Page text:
Last week, the uThekela municipality in KwaZulu-Natal announced that sixteen scholarships would be made available for sexually inactive students, as part of a programme called Maiden’s Bursary Awards.
Understandably, women’s rights groups have freaked the flip out, pointing out that there’s a whole host of stuff wrong with this notion.
They have raised the issue that there is no particular link between sexual activity and academic ability, that it silences dialogue around safe sex in a country with a severe HIV infection problem among teenage girls, that it targets only girls and allows boys to do whatever they like, and that it shames girls who legally engage in physical intimacy.
It is patriarchal tosh of the highest order.
But what’s really troubling is this part: Jabulani Mkhonza, a spokesperson for the municipality, told the AFP news agency that “Those children who have been awarded bursaries will be checked whenever they come back for [sic] holidays.”
There are two commonly used methods for carrying out a virginity test. One is a visual examination to assess whether the hymen is intact. The other is called, sickeningly, the “two finger test”, in which the elasticity of the vaginal walls is tested.
Both are extremely fallible and extremely controversial.
Wikipedia doesn’t mince words: “Requiring a female to undergo a virginity test is widely seen as harmful, especially when it is performed on behalf of a government. The practice is seen as sexist, perpetuating the notion that sexual intercourse outside of marriage is acceptable for men, but not for women, and suggesting that a women’s sexual activity should be subject to public knowledge and criticism, while men’s should not.”
Wikipedia goes on to list regimes that have been guilty of this invasive procedure.
One such instance was the forced virginity testing of women protesters in Egypt to assess whether rape claims were valid, which Amnesty International called “nothing less than torture”.
Another was a test – the two finger test – was previously carried out on rape victims in India, but has now been banned as “degrading and unscientific” and “a second assault on traumatised women”.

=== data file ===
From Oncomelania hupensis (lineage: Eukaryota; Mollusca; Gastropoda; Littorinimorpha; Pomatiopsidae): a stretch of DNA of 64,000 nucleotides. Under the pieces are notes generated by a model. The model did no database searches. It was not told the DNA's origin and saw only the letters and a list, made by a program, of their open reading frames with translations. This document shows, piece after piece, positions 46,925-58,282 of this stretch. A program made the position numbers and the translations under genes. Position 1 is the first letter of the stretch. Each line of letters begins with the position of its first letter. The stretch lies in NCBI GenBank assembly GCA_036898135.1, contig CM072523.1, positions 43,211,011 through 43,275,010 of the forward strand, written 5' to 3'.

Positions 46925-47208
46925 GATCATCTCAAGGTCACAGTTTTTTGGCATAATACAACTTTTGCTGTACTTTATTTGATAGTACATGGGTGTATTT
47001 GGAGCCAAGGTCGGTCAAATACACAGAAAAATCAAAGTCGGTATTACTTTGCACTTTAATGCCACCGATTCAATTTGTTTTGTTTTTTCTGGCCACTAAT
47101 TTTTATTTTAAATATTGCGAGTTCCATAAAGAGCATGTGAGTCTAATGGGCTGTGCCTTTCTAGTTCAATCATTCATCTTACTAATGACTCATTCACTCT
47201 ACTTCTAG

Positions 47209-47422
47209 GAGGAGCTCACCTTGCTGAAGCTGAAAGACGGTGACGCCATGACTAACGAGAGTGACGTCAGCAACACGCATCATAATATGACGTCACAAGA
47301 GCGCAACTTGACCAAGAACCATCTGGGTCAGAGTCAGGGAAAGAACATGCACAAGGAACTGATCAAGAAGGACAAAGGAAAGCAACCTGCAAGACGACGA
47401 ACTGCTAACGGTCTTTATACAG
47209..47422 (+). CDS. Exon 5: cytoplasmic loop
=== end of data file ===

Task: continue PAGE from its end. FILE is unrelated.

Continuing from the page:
The Prabumulih district in South Sumatra, Indonesia, carries out virginity tests on girls attending high school annually to reduce promiscuity in the district.
Oh, and in the UK up until 1979, women arriving in that country in order to get married had to submit to such a test – a practice that was quickly overturned after it was revealed by the Guardian.
Unless you are a flaming misogynistic bigot and SADIST, you can’t read any of these instances and think that they are a good idea. And now, South Africa can proudly add its name to the list of nations carrying out this horrific, invasive and cruel practice against young women.
There is also a strong argument to be made, I believe, for forced consent in the South African case. Women who want to succeed academically and have their studies funded have to submit to an invasive procedure (that may or may not involve penetration), that they wouldn’t otherwise participate in.
It’s not for their health, so medical consent falls away. And money is one of the greatest forces of coercion there is. While I am not a lawyer, I am confident that there is something very ethically wrong with this, and possibly even legally so.
There has been an outcry, which is good. I hope that this will result in a rapid cancellation of the Maiden’s Bursary Awards. But even that isn’t good enough. It is clear that there needs to be some sort of emergency intervention at the uThekela municipality, explaining misogyny, women’s rights, consent and discrimination – because these are the chaps in charge, and they’re dealing with a whole lot more stuff that affects women than just dishing out bursaries.